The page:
Doctor: Public needs to be on board with COVID-19 vaccine to defeat pandemic

As pharmaceutical companies around the world develop COVID-19 vaccines, there are many people who are nervous about potential side effects.
New data shows that the nervousness is based on the lack of knowledge about the vaccine. But an infection disease expert at Rutgers University says that people need to get over that fear.
Rutgers School of Public Health Dean Dr. Perry Halkitis says that if the pandemic is to end, and the old way of life is to resume, the public-at-large must take the COVID-19 vaccine. He says that every vaccine has side effects.
“The flu vaccine has some side effects. Shingrix vaccine for shingles has side effects. Everyone's body reacts differently,” Halkitis says.
Experts say that the COVID-19 vaccine’s side effects are relatively mild. People who've taken part in the trials say they've dealt with headaches, fatigue and muscle aches for a day and then they are gone.
Just hearing that the vaccine is 95% effective should help. And Halkitis says that will improve.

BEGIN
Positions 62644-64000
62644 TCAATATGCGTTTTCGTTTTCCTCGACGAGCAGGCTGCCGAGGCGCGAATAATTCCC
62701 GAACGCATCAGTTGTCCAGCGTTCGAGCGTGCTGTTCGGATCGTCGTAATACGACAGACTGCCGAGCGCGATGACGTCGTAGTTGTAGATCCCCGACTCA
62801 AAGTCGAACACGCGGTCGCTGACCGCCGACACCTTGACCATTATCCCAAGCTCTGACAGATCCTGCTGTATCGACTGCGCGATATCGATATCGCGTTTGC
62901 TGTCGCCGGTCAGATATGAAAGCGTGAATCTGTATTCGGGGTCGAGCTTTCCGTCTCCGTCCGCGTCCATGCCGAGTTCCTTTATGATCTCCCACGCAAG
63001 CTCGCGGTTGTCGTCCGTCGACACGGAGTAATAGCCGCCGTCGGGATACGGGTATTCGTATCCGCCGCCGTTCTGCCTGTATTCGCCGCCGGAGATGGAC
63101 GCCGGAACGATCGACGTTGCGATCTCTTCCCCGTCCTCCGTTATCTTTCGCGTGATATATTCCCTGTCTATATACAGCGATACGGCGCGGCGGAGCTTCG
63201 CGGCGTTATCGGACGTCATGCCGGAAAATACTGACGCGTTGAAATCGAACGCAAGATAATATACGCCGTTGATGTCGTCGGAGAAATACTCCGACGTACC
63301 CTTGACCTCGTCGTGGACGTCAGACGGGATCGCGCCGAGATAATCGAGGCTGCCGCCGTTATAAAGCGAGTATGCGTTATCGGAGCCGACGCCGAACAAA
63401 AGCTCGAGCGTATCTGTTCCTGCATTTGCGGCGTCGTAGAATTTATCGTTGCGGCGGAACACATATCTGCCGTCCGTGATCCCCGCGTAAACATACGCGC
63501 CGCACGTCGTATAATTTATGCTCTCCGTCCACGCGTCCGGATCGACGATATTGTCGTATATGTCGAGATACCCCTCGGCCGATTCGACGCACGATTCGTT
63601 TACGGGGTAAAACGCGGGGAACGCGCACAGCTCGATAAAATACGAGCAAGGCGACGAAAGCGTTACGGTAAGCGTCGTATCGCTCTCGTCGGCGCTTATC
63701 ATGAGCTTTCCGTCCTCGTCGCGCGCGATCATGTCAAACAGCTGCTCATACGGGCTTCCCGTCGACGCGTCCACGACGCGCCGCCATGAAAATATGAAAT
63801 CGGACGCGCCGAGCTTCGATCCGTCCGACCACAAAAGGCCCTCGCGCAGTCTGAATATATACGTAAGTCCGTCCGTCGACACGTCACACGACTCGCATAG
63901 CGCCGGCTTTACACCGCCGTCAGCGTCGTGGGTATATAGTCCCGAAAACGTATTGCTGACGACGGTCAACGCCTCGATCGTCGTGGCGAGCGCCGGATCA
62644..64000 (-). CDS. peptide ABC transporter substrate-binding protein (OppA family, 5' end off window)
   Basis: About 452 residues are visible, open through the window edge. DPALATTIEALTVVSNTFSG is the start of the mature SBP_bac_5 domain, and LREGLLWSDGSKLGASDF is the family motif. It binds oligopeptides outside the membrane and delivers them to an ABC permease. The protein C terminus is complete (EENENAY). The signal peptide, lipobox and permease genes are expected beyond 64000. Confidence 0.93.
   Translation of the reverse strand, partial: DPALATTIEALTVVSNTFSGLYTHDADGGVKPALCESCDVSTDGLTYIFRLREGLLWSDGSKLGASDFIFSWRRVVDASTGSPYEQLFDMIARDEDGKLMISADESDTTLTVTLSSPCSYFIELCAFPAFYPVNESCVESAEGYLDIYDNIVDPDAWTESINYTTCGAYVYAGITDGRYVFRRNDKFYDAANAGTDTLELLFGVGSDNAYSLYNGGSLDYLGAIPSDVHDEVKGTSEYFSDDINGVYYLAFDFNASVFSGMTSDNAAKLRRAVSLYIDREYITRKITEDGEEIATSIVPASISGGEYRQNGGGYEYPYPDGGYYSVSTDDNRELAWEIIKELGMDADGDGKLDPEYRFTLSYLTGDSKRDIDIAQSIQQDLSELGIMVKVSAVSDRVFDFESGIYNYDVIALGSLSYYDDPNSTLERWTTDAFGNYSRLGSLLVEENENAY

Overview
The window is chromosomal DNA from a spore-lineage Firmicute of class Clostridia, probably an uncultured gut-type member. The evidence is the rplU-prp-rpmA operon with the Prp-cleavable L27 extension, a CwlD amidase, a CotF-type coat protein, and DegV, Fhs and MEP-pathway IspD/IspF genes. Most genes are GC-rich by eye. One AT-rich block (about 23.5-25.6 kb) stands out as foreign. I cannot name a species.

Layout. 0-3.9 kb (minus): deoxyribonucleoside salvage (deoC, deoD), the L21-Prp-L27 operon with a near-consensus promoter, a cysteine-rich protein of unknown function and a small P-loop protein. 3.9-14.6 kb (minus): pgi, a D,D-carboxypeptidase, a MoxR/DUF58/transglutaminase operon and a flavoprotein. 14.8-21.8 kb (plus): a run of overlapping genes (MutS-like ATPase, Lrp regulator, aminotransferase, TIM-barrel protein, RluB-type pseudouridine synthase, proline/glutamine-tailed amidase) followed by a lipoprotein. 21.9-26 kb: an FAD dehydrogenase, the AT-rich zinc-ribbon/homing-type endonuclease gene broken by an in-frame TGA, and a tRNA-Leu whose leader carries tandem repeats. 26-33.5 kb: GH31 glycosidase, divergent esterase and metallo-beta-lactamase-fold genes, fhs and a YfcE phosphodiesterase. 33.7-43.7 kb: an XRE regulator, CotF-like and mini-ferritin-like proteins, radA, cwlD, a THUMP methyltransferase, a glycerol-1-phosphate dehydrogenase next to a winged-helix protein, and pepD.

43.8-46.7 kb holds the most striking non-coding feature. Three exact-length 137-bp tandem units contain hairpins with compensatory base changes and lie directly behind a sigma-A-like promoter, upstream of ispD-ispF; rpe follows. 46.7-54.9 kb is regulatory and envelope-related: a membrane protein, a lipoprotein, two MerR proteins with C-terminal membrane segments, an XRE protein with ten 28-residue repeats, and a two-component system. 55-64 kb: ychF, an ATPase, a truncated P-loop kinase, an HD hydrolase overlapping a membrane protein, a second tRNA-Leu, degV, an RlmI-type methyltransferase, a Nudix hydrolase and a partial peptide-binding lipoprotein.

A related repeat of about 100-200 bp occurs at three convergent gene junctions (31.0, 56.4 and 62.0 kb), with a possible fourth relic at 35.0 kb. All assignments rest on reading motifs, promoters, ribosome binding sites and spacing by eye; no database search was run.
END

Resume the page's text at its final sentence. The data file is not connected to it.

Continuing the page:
“What will happen is one, this vaccine gets up. Generations of vaccine will evolve, which will make that percentage even higher than 95,” Halkitis says.
But some people remain skeptical. According to a recent Rutgers-Eagleton Poll, between 36-37% of those questioned say they will not get the vaccine.
Halkitis says that he is not surprised by this statistic considering how politicized the vaccine has become, and the fact that some people deny that the pandemic is as bad as it is. He suggests getting community leaders and even celebrities onboard, engage local health departments and educate people on such things as the side effects and the fact that Pfizer’s vaccine is two injections.
“There has to be extremely close communication with the patient between the first and second vaccinations. Send reminders, text messages,” Halkitis says.
He says that leaders need to engender trust and communication to get doubters to believe in the vaccine.